We got to the top and sat right by the lake to have Alpine ham and turkey sandwiches, watermelon, and paprika chips. We dipped our toes in the cool (cold!) water and rested our tired bodies. It was easily 10-15 degrees cooler up here than in Bern and we were so grateful for a break in the heat.

As you can see from the photos above, it was packed. There were lots of families and cookouts, people sunbathing or rowing on the lake. It’s an obvious choice for these balmy summer days.

We walked around the side of the lake for a bit, but didn’t take any of the many trails that will take you even further up into the mountains. If you’re feeling adventurous there are a lot of options for exploring.

After beers at the restaurant we decided to take the gondola back down. It’s a short ride and only costs a few Francs so it’s a good deal if you’re planning on bringing a lot of gear for a picnic or activities. We headed back to Bern on a very crowded train and relaxed for the rest of the evening. It was the perfect summer hike and I can already imagine taking friends and family there if/when they visit. See! Come visit. This is the fun we’ll get up to : )


Tuesday Book Club: Mid-Year Update



How is your summer reading? Any books you’ve been flying through or can’t wait to start reading? Reading in the winter is always fun because you can get cozy under a blanket with a hot cup of tea, but reading in the summer is a blast because you can take your books outside and fall asleep under the giant tree in your front yard (this may have happened to me on Sunday…)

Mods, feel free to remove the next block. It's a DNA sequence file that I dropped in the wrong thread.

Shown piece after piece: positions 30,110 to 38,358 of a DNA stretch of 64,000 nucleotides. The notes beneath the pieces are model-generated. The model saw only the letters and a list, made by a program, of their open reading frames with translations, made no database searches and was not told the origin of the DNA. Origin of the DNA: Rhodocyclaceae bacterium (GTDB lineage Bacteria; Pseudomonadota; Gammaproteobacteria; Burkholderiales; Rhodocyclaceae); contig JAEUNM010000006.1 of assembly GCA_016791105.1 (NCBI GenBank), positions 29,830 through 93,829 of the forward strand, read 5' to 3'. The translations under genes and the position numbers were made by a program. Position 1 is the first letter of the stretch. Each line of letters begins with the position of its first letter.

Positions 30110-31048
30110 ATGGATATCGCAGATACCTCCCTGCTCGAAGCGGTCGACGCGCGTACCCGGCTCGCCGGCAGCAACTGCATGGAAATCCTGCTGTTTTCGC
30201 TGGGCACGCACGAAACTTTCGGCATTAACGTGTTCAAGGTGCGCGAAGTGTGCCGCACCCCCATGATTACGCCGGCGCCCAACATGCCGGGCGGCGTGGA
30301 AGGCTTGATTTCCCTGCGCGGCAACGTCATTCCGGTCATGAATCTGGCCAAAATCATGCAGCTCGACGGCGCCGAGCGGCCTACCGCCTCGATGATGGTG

I thought it would be nice to share my progress so far this year since we’ve officially hit the halfway point today (what the?!). You might remember that I’m trying to read 40 new books this year and I am pretty close to staying on target. I’ve marked books I would highly recommend with an asterisk (*) and you can read more about my thoughts on each book by following the link:

  1. Americanah by Chimamanda Ngozi Adichie*
  2. Let the Great World Spin by Colum McCann
  3. I Feel Bad About My Neck by Nora Ephron
  4. Crazy Rich Asians by Kevin Kwan
  5. She’s Come Undone by Wally Lamb
  6. Brain on Fire by Susannah Cahalan
  7. Tiny Beautiful Things: Advice on Love and Life from Dear Sugar by Cheryl Strayed *
  8. We Are Not Ourselves by Matthew Thomas
  9. The Husband’s Secret by Liane Moriarty
  10. The Innocents by Francesca Segal
  11. Hausfrau by Jill Alexander Essbaum
  12. The Opposite of Loneliness by Marina Keegan
  13. Wolf Hall by Hilary Mantel
  14. Absurdistan by Gary Shteyngart